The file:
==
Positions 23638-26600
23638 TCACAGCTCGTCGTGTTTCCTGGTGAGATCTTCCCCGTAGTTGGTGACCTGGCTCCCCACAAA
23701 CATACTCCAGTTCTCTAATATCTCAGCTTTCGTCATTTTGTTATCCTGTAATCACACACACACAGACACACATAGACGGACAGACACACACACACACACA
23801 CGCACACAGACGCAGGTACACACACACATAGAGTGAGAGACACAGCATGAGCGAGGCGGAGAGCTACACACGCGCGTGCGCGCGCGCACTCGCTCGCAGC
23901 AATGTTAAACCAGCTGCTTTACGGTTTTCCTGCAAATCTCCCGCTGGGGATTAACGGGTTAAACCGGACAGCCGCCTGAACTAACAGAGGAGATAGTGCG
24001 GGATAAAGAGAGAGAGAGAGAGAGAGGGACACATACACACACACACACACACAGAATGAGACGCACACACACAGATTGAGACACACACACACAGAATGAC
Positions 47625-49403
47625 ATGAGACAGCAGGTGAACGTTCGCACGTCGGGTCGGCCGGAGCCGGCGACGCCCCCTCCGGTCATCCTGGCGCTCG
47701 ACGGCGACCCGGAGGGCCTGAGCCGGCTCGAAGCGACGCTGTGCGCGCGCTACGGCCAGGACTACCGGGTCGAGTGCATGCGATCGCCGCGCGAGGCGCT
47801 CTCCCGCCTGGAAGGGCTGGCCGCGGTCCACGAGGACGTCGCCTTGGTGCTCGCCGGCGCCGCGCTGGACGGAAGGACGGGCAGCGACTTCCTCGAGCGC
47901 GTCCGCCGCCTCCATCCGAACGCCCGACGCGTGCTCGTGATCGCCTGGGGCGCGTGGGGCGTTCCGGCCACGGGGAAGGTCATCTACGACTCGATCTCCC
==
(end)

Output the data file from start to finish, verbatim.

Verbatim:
Positions 23638-26600
23638 TCACAGCTCGTCGTGTTTCCTGGTGAGATCTTCCCCGTAGTTGGTGACCTGGCTCCCCACAAA
23701 CATACTCCAGTTCTCTAATATCTCAGCTTTCGTCATTTTGTTATCCTGTAATCACACACACACAGACACACATAGACGGACAGACACACACACACACACA
23801 CGCACACAGACGCAGGTACACACACACATAGAGTGAGAGACACAGCATGAGCGAGGCGGAGAGCTACACACGCGCGTGCGCGCGCGCACTCGCTCGCAGC
23901 AATGTTAAACCAGCTGCTTTACGGTTTTCCTGCAAATCTCCCGCTGGGGATTAACGGGTTAAACCGGACAGCCGCCTGAACTAACAGAGGAGATAGTGCG
24001 GGATAAAGAGAGAGAGAGAGAGAGAGGGACACATACACACACACACACACACAGAATGAGACGCACACACACAGATTGAGACACACACACACAGAATGAC
Positions 47625-49403
47625 ATGAGACAGCAGGTGAACGTTCGCACGTCGGGTCGGCCGGAGCCGGCGACGCCCCCTCCGGTCATCCTGGCGCTCG
47701 ACGGCGACCCGGAGGGCCTGAGCCGGCTCGAAGCGACGCTGTGCGCGCGCTACGGCCAGGACTACCGGGTCGAGTGCATGCGATCGCCGCGCGAGGCGCT
47801 CTCCCGCCTGGAAGGGCTGGCCGCGGTCCACGAGGACGTCGCCTTGGTGCTCGCCGGCGCCGCGCTGGACGGAAGGACGGGCAGCGACTTCCTCGAGCGC
47901 GTCCGCCGCCTCCATCCGAACGCCCGACGCGTGCTCGTGATCGCCTGGGGCGCGTGGGGCGTTCCGGCCACGGGGAAGGTCATCTACGACTCGATCTCCC